Open, transparent, and improving


Forgive us if we still pinch ourselves when dealing with the Chatham-Kent Health Alliance.

When the province appointed a supervisor for the CHKA several years ago, Rob Devitt, he wanted to meet with the media to be open an honest on developments at the alliance.

After years of seeing the alliance – and other hospitals for that matter – refuse to share information and squirrel away information, ostensibly for privacy reasons, but instead just because they weren’t compelled to tell the public, the concept of such openness was so foreign that the local media attended these CKHA press conferences expecting more smoke and mirrors.

There has been little smoke. If anything, Devitt, and now CKHA CEO and president Lori Marshall and board chair Greg Aarssens have used a magnifying glass instead.

Good or bad, they’ll discuss matters.

After having a health alliance that forever seemed unable to run a balanced budget, and had staff that hated working there, it is heartening to see the board and administration operate in a more fiscally responsible manner rather than expecting the province to bail them out of the red, or resorting to borrowing money. Further, it puts patient care and safety at the forefront, and seeks to raise staff satisfaction and trust levels.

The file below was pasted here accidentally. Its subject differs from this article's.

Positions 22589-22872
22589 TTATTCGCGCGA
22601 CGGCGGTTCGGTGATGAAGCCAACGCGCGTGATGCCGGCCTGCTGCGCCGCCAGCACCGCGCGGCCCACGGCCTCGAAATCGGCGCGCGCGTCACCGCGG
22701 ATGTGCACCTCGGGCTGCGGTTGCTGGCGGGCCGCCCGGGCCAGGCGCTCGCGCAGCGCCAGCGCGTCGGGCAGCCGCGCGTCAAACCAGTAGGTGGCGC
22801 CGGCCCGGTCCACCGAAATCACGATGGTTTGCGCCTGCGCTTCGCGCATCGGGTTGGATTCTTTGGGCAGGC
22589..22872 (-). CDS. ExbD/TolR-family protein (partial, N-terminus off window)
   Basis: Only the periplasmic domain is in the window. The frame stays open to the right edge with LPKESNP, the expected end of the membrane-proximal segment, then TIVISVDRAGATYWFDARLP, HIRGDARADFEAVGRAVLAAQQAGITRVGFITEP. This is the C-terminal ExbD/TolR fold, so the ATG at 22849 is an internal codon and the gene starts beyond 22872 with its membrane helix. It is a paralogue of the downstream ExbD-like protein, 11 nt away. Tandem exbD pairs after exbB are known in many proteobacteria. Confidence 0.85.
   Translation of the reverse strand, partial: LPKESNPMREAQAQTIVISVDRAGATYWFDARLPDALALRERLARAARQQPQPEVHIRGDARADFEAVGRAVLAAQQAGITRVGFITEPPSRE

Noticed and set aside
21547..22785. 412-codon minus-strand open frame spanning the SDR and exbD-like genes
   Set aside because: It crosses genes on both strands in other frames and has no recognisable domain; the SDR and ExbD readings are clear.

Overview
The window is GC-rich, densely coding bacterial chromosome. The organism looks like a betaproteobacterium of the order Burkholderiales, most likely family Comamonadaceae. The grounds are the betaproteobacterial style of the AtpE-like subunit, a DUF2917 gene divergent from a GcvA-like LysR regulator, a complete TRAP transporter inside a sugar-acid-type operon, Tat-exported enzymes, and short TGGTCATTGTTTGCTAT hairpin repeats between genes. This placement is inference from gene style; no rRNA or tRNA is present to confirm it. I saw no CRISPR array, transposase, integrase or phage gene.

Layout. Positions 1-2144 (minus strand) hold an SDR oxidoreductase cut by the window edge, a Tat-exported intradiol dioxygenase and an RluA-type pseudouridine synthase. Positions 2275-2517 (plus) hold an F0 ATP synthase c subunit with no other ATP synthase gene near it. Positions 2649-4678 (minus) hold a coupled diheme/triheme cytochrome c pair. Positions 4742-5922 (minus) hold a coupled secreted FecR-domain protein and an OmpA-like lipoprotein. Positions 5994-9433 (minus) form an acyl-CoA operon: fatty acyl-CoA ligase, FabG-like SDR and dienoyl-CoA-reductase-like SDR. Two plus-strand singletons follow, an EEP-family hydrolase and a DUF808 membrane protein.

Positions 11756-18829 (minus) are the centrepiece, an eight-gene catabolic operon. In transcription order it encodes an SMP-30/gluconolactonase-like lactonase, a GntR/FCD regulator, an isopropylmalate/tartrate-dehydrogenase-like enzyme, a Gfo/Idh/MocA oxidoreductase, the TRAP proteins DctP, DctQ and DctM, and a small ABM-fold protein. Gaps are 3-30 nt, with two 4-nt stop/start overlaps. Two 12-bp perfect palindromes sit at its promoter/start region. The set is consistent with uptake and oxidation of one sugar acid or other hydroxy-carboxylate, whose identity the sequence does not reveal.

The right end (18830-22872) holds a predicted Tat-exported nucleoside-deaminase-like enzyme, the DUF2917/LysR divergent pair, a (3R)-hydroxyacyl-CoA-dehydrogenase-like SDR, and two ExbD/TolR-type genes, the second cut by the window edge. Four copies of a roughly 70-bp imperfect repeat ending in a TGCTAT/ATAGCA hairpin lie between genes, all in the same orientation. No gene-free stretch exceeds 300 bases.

The starting point was pretty low, but the improvements are tangible.

The fiscal situation has improved greatly, to the point the alliance has posted three straight balanced-or-better fiscal years. It is able to reinvest money into important areas of need as a result.

That doesn’t mean everything is coming up roses at the alliance. There are still areas for improvement. For example, there was a decline in performance of the reconciliation of patient medications before they are discharged. It dropped midway through last year. Administration said it’s due to the heavy manual review effort needed and is looking at ways to improve the process.

The new regime is not perfect. But it does tend to report its imperfections, as well as its successes.

It has made improvements in many areas and it is hoped reduced wait times for hip and knee replacements will soon follow. We have some of the best orthopedic surgeons in the province. If we can get patients to see them in a timelier manner, that’s another huge win for the alliance.


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